An amazing phenomena happens to students in an Introduction to Psychology class. The professor’s lectures and the reading of the first few chapters of the textbook cause the student to wonder if he or she might be psychotic, or terribly depressed, or schizophrenic. This awareness comes because most of the symptoms of psychological illnesses, disorders, and behaviors can be found to some degree in all of us. Who has not, on some occasion, experienced some form of paranoia (the unfounded or exaggerated distrust of others, the suspicion that there are some who are out to get us, or at least plotting against us)? Students will often say when unsuccessful in a classroom that the teacher doesn’t like them, or an employee having difficulty doing his or her job, may say the supervisor is sabotaging their effort. Haven’t we all been there and done that occasionally?
In the same way, we have all found ourselves “blind to our own foolishness.” We typically come to this awareness when we experience other fools “blind to their own foolishness.” We have all known a situation around the dinner table or at some social event where one person begins spouting off on a topic and says he is correct and that everyone else’s opinion is stupid, uninformed, and wrong. Everyone listening to him knows that he has no idea what he is talking about, but he goes on and on, totally oblivious to his own ignorance. I don’t know how my parents put up with my sudden burst of “knowing all” at age 17, or how my colleagues and friends have put up with it through the years.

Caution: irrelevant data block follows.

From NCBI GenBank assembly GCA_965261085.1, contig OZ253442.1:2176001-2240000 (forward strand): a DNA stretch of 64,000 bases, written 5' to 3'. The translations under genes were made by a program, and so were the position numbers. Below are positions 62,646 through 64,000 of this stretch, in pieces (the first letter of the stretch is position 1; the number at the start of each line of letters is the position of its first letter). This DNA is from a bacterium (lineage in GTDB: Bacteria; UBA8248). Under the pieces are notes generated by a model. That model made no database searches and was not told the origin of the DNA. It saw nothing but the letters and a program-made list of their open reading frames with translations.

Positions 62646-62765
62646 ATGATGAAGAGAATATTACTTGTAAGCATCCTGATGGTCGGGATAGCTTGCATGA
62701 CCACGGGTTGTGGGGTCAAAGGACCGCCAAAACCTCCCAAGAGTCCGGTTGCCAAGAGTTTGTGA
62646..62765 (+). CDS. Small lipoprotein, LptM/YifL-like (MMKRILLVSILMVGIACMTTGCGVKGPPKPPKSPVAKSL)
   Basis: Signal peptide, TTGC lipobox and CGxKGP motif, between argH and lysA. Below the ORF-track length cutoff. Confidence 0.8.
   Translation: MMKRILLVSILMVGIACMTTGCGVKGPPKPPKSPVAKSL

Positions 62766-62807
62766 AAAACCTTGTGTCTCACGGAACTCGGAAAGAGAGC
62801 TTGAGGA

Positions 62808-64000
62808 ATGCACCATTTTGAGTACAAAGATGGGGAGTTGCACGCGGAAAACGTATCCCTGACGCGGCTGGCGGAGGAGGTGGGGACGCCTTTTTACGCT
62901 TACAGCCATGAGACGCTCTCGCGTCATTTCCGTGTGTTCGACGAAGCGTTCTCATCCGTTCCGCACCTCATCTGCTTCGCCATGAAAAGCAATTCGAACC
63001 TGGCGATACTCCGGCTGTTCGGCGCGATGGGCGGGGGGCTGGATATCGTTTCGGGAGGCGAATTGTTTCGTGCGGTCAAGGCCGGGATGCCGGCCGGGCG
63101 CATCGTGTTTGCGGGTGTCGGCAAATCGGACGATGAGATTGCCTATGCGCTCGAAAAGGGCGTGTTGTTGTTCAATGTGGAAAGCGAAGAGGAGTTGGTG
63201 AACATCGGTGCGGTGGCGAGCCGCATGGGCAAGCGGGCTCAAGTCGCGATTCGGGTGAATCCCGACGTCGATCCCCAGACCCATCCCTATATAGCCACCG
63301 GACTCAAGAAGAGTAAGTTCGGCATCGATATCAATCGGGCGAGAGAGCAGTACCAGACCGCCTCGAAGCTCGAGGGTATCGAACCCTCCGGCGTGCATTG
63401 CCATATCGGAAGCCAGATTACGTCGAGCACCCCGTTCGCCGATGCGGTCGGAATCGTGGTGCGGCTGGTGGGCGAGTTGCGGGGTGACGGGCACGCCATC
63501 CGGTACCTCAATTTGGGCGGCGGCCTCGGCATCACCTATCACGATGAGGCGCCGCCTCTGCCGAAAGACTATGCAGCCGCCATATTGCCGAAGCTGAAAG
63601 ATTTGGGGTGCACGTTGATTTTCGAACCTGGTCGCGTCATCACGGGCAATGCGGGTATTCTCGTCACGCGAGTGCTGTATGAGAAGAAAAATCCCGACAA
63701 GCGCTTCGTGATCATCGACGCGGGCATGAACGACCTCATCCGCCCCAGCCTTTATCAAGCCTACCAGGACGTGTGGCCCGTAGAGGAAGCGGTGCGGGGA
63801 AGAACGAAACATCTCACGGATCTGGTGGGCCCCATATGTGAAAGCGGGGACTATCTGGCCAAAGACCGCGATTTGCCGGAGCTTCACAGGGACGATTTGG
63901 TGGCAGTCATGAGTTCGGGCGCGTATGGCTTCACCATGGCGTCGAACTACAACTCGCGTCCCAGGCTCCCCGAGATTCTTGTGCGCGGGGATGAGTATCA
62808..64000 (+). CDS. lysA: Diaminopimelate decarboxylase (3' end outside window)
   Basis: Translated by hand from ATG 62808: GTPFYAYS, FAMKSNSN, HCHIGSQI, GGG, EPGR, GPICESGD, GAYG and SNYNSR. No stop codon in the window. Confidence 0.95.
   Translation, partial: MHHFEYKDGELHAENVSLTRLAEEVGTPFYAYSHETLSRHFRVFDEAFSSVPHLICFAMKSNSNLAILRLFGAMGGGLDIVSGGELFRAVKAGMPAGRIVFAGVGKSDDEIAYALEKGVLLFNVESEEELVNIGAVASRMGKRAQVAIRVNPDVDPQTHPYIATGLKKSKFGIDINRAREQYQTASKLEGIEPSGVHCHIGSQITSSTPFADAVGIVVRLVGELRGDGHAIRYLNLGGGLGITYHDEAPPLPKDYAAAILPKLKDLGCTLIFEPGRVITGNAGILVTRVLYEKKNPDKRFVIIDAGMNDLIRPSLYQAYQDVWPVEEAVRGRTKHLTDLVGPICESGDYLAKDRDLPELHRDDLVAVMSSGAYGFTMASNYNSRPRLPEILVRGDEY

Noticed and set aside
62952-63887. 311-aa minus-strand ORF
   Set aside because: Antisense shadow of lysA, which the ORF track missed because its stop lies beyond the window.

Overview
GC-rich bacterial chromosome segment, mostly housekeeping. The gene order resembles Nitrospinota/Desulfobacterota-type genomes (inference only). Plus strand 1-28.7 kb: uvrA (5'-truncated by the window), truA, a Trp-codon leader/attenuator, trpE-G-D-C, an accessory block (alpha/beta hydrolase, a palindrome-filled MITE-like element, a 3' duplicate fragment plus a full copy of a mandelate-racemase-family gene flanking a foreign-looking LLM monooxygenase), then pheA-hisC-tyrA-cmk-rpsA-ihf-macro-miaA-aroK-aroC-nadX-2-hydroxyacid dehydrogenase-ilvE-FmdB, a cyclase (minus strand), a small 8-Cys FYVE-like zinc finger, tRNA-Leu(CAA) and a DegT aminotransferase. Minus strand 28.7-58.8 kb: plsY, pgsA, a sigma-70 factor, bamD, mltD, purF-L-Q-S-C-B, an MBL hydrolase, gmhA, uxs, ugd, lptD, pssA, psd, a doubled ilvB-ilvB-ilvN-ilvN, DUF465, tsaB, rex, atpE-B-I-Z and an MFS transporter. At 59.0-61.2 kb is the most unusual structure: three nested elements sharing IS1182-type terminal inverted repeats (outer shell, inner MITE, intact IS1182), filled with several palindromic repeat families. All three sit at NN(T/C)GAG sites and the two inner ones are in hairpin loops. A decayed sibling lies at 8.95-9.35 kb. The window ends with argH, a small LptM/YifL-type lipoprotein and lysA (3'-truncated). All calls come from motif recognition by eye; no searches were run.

Charles Darwin wrote in The Descent of Man, “Ignorance more frequently begets confidence than does knowledge.” Psychology has come up with a name for this reality. It is called the Dunning-Kruger effect and is described as a type of bias in which people believe that they are smarter and more capable than they really are. Since they do not have the skills needed to recognize their own incompetence, they usually overestimate their own capabilities.
Just the other day a fellow told me that such and such was true because he saw it on TV. “If it is on TV,” he said, “it has to be true and since I watched the program, I am now an expert on this subject.” How do you combat ignorance when the ignorant believe themselves to be knowledgeable? He could not hear me when I tried to say that just because something is on TV doesn’t mean it is true. Umm…Darwin was right when he suggested that the trouble with ignorance is that it can feel just like expertise.